UW’s new point guard is familiar

  • KIRBY ARNOLD / Herald Writer
  • Sunday, November 19, 2000 9:00pm
  • Sports


Herald Writer

SEATTLE – The 3-point shot always made up for the flaws in Bryan Brown’s basketball makeup.

As a shooting guard for the Washington Huskies, he could get easily justify his less-than-full-speed work habits or the 230 pudgy pounds on his 6-foot-3 body with a swish from the perimeter, which he did over and over and over.

Forget the fact Brown labored late in games to get up and down the floor because of his conditioning. Shooting was his game.

“He fought a lot of things the first three years,” UW coach Bob Bender said.

“I love to shoot the basketball,” said Brown, whose lineage explains why. His dad, “Downtown” Freddy Brown, is the Seattle SuperSonics’ all-time scoring leader.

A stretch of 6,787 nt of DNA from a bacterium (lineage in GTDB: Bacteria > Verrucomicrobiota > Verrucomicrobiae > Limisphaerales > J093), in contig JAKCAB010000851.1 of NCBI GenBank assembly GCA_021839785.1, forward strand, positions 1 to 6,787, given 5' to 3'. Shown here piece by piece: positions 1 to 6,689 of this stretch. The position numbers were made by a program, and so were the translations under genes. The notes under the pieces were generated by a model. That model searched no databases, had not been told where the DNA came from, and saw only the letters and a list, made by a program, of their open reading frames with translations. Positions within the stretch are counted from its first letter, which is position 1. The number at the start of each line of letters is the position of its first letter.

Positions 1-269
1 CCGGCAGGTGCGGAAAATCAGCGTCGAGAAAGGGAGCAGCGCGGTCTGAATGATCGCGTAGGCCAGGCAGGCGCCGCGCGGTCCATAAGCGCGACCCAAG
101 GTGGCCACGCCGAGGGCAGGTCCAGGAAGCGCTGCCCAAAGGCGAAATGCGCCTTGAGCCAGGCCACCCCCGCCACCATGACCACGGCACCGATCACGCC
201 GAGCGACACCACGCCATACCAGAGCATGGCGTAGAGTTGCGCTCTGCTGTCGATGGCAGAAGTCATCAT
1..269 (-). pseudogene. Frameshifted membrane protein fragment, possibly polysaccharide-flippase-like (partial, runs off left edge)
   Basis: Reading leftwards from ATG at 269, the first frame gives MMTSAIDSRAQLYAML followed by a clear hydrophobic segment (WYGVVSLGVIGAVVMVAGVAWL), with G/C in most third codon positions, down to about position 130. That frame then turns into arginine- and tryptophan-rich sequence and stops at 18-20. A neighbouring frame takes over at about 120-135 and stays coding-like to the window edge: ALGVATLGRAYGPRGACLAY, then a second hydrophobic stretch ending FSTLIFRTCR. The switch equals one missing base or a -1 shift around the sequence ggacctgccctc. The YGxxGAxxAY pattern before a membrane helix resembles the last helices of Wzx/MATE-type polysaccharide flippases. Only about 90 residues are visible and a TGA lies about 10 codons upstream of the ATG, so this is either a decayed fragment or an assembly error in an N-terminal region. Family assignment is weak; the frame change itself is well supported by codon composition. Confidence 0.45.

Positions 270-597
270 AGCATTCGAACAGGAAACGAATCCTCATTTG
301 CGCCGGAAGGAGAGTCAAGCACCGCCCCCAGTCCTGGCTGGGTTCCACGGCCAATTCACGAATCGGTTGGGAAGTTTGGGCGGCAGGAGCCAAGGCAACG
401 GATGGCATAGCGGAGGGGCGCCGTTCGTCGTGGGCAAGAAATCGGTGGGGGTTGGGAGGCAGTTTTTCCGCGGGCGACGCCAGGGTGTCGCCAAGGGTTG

“I find myself wanting to shoot the ball every time I get it,” Bryan Brown said.

In Brown’s first three seasons at the UW, he nearly did that from 3-point range. Sixty of his 82 career field goal attempts came from beyond the 18-foot arc.

But then Bender came to Brown last year with a request: We need you to learn the point guard position. And, while you’re at it, get in shape.

Maybe those weren’t Bender’s exact words, but his message was very much to the point. UW needed a backup to point guard Senque Carey last season. Then, after the Huskies went a disastrous 10-20 and Carey transferred to New Mexico in the offseason, Brown became the man on the point.

Thus began a renovation project that may be as important to Husky basketball this season as the $40 million makeover at Hec Edmundson Pavilion.

Hurt by the team’s poor season and challenged by a new responsibility on the court, Brown literally became a changed man. He attacked the point guard position, and his pillowy body, with the passion of a player determined to end his playing career with no regrets.

“I’m trying to do whatever I can to help this team win basketball games,” said Brown, one of five seniors on the team. “If that has me playing the point guard position, that’s what I’m going to do to help this team. I know I might not ever play another basketball game in my life. To come off a 10-20, it just hurts. Every guy on this team has worked hard all summer to turn this around.”